IF I HAD THE POWER…
I would provide everyone… and I mean everyone with immediate access to the movie, A Beautiful Day In The Neighborhood.
Listen, my friends I had to force myself to go and see it. Even after my daughter Lori made a special call to convince me to go. I put her recommendation into the back seat of my mind. I loved the recent Mr. Rogers documentary, Won’t You Be My Neighbor. What more was the movie going to show me? Nothing I did not already know. Right?
I was soooo wrong. It has nothing and everything to do with Mr. Rogers. And even though reviews have been very positive, from my point of view, none of the reviews touched on why today, more than at any other time in this world, everyone needs to see this movie.
Let me try to write how I experienced as I watched the movie unfold.
From the opening, before the credits, a “lego-set “of a residential area of a nameless city (although if you know Pittsburgh, you recognize the three bridges that cross two rivers or is it three… I forget) and suddenly Tom Hanks as Fred Rogers walks into the set and begins to do the Mr. Rogers opening.
But, it is different from the one he usually does in his show as he introduces a picture board of different characters… most of whom you know from his show and one who you did not know, the writer who under duress and in anger has been assigned to do a profile on Mr. Rogers. From that very first moment, I was captured, captivated, you name it. I was had. The mystery, and it is a mystery of a plot unraveled.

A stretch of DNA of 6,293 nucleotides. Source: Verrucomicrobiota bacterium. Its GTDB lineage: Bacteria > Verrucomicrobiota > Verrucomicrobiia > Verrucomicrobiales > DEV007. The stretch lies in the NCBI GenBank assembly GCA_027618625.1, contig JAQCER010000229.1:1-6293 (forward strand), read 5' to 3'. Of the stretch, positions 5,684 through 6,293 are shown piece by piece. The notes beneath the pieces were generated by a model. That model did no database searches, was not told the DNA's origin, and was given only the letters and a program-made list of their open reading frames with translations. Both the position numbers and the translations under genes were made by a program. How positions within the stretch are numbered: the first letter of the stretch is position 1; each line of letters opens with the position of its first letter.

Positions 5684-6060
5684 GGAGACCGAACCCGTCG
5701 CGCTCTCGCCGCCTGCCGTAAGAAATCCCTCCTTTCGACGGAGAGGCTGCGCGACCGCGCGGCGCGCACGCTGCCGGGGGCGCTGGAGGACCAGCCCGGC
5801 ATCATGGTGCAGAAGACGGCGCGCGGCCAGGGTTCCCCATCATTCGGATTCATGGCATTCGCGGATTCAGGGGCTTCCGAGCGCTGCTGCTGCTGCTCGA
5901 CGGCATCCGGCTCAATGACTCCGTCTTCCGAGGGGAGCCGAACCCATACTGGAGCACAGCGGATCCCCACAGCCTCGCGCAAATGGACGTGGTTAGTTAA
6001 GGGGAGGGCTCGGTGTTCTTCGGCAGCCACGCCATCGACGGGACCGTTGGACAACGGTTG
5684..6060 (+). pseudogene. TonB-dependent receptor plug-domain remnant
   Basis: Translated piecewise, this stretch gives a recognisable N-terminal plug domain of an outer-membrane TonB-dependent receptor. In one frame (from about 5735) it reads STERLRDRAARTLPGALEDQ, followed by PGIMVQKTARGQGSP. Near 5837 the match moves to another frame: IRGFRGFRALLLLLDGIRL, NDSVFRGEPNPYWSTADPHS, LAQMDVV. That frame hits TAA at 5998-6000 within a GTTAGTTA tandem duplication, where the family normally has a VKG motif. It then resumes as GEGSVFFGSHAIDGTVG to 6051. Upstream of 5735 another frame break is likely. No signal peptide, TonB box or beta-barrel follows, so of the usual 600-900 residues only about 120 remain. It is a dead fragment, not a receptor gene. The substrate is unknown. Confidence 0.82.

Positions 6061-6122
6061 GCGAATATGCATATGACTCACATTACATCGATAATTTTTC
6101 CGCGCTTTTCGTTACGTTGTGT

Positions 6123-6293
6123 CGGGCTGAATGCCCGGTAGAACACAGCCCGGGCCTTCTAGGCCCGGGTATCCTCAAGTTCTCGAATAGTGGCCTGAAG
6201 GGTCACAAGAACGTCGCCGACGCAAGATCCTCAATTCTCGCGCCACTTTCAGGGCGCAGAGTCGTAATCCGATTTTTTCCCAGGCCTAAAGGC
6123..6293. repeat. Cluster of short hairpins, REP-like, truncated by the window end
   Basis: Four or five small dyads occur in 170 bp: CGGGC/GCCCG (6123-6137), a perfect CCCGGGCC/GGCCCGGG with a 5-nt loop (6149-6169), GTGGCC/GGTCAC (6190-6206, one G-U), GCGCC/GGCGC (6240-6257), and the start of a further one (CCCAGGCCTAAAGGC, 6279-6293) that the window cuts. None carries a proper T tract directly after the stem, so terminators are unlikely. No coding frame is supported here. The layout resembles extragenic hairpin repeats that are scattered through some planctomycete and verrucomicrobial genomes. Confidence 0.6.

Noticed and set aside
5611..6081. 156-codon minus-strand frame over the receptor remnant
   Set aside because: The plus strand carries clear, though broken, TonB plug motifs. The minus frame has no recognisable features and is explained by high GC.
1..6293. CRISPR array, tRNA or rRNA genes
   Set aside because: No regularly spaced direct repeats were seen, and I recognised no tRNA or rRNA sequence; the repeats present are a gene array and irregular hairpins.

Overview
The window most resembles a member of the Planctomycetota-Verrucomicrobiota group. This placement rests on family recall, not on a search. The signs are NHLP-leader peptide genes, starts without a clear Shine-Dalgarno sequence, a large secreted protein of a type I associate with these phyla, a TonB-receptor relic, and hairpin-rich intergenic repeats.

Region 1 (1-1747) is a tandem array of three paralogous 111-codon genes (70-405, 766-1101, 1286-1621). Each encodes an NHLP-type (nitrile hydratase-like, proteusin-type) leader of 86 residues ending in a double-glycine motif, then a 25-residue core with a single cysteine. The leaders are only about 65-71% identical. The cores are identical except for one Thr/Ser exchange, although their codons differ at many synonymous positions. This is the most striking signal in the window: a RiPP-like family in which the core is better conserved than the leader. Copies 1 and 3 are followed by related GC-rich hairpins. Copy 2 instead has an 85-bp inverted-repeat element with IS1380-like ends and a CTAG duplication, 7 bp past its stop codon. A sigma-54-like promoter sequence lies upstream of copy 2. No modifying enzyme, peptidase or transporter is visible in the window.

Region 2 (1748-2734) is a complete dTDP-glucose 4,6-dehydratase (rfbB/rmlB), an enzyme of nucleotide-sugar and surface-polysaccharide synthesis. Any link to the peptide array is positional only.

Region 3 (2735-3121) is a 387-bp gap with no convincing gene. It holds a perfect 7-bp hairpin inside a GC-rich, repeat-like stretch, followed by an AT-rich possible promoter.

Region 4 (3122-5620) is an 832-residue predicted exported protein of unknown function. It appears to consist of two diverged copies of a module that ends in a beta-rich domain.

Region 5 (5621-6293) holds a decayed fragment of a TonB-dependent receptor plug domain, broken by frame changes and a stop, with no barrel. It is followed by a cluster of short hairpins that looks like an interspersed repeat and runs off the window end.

A little background: I am in Florida. It was a rainy day. Perfect afternoon for the movies. And perhaps a dozen others thought the same thing. And from that very same beginning moment, this small audience breathed as one. I mean it. We all inhaled at the same time. We exhaled at the same time. No one moved a muscle… no popcorn munching. No slurping. No candy wrappers. We were all suspended in the one hour and 59 minutes of this movie.
Now I am not going into any more detail about the movie. You want to know how this story unfolds. Go to your movie house. I know it is playing there now.
By the end of the film, as the credits rolled, this small audience in a darkened theatre released their breath and applauded as if they were in a live show.
Why? They were moved. The cathartic emotional release of all was palpable. We had all, together, been part of an experience where anger and bile were transformed into love and forgiveness; released into the stratosphere by the catalyst of a vulnerable and fallible human named Fred Rogers.
What are you doing still sitting reading this? Get up. Get out. Get transformed.